One of the most visited cities in Europe, Barcelona is a majestic metropolis that benefits from a magnificent Mediterranean climate and gorgeous natural surroundings. In addition to some of the most inspiring architecture on the continent, and plenty of cultural attractions, there's a thriving social scene that ensures visitors will never be short of something to do during a visit in Barcelona. The main railway station is Barcelona Sants, and it is operated by Adif. The station is an important public transport hub in the Catalan region, and it connects the city to other major settlements across Spain and beyond. The train to Barcelona from Madrid is an incredibly convenient service, with direct routes taking as little as 2h 30m.
Thanks to the wide rail network operated by Renfe, Barcelona is well-connected to the main cities in Spain. Keep reading for more information about the most popular national and international routes to Barcelona and the train types serving them.
There are three high-speed trains connecting Spain's major cities to Barcelona:
From the 25th of November 2022, the new high-speed iryo trains started operating on the route from Madrid to Barcelona. They travel between Madrid Atocha and Barcelona Sants stations and stop in Zaragoza along the way.
Their latest-generation Frecciarossa 1000 trains can reach speeds of up to 223 mph (360 km/h), so you can travel with iryo from Madrid to Barcelona in just 2 hours and 30 minutes. And that’s not all! With iryo, you’ll get to travel in the most comfortable way thanks to their super-quiet trains, latest-generation 5G WiFi and onboard restaurant service. iryo trains are also good for the environment as 98% of the parts of the trains are 100% recyclable, making this trip sustainable as well!
Find out more about iryo trains.
There are two types of regional trains connecting the other Spanish cities to Barcelona:
Barcelona is synonymous with Catalan culture, and it is an ideal destination for those looking to sample first-rate cuisine, eclectic artistic attractions, and a diverse social scene too. Each of its different neighbourhoods has its own personality, with the Barri Gotic (Gothic Quarter) standing as a particular highpoint. Separated by a 10-minute walk, Las Ramblas is the next neighbourhood to head to, especially for shopping as it’s known for its market, La Boqueria. There's a host of iconic cuisine options to savour here, including Escalivada (a delicious dish of grilled vegetables served with fresh olive oil), and Canelons (a Catalan take on the Italian favourite). Another key feature in Barcelona is its architecture. The Sagrada Familia, a 40-minute walk from the market through this splendid city, is a celebration of Modernist style, while the sculpted columns of Parc Güell represent another local icon. The Pedralbes monastery is an example of Gothic architecture in Catalonia, and today it houses religious artefacts and artworks from across the centuries in its exhibitions.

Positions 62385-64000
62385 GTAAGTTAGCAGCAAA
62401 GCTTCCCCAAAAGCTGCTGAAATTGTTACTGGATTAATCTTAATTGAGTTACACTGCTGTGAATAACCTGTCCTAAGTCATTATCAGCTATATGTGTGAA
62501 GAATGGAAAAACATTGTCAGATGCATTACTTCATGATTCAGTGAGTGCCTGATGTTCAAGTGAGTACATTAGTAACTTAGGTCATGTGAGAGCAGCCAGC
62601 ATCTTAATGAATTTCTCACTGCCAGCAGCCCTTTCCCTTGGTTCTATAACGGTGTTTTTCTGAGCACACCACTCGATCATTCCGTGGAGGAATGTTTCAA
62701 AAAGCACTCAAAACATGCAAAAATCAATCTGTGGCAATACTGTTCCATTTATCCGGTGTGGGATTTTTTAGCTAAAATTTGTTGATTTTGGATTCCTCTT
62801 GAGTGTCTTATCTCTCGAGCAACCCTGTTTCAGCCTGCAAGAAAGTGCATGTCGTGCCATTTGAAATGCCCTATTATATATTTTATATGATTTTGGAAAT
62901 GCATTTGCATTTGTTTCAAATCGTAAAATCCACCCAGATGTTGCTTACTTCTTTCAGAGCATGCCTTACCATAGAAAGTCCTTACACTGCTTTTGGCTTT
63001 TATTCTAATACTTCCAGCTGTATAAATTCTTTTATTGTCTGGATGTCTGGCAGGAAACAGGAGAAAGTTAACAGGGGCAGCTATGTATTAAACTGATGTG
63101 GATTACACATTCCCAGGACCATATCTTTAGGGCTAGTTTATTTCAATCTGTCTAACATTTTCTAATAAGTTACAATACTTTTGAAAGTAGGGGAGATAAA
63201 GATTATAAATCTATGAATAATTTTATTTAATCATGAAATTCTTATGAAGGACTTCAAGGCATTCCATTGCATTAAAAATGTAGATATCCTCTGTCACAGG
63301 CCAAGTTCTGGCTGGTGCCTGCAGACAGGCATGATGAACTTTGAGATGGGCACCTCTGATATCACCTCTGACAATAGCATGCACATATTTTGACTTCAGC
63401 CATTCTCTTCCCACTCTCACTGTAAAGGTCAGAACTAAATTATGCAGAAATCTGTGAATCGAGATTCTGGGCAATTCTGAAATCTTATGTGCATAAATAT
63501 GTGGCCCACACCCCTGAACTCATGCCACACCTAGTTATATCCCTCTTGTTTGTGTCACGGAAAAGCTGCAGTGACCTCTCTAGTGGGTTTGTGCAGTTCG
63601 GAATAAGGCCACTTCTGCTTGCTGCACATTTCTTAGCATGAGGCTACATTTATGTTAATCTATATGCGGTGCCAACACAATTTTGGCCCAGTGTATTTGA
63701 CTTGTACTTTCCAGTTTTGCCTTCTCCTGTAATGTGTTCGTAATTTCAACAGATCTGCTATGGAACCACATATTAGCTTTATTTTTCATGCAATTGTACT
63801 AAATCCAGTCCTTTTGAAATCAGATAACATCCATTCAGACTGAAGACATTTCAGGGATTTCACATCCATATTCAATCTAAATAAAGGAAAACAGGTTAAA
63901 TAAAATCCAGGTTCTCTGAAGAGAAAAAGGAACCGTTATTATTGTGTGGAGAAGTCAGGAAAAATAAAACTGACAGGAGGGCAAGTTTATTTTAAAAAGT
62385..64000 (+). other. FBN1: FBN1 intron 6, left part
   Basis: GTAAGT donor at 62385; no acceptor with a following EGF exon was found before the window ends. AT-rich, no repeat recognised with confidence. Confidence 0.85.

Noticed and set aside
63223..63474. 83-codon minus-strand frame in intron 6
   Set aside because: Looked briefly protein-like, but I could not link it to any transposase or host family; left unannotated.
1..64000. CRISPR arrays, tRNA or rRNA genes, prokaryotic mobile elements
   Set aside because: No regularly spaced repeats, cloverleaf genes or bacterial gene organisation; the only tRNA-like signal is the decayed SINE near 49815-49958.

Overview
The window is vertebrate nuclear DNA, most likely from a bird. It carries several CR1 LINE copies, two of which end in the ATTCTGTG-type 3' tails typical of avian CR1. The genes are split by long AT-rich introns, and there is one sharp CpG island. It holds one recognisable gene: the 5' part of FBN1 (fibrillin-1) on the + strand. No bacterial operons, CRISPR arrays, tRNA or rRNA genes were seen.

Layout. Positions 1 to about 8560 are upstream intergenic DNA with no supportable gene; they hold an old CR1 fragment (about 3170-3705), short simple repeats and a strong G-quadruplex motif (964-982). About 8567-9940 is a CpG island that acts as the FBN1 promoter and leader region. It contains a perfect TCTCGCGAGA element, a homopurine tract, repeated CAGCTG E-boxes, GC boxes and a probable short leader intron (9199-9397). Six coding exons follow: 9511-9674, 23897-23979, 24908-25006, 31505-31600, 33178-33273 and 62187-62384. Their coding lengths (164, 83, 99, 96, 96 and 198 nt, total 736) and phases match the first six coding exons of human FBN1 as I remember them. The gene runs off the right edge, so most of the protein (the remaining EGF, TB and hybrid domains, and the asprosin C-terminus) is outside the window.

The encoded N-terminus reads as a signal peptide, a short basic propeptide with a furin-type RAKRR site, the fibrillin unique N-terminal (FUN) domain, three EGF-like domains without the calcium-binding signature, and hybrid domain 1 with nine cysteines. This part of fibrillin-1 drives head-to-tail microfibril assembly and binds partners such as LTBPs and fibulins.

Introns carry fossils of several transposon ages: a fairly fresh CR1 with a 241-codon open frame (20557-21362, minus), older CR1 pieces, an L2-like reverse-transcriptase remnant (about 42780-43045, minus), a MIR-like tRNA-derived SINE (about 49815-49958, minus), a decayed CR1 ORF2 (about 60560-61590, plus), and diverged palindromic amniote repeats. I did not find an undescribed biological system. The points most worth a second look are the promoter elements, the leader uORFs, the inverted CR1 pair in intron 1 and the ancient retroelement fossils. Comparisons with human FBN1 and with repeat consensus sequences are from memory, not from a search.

However, these attractions are spread around Barcelona and better accessed via public transport or on different days. For those travelling with the family and in need of a day-long excursion, how about the Tibidabo? This amusement park is set on one of the highest points in the city, with gorgeous views overlooking Barcelona itself. It’s the perfect final call on any tour of this majestic city, and it’s a great way to burn off any excess energy too! So, why not catch the train to Barcelona this summer?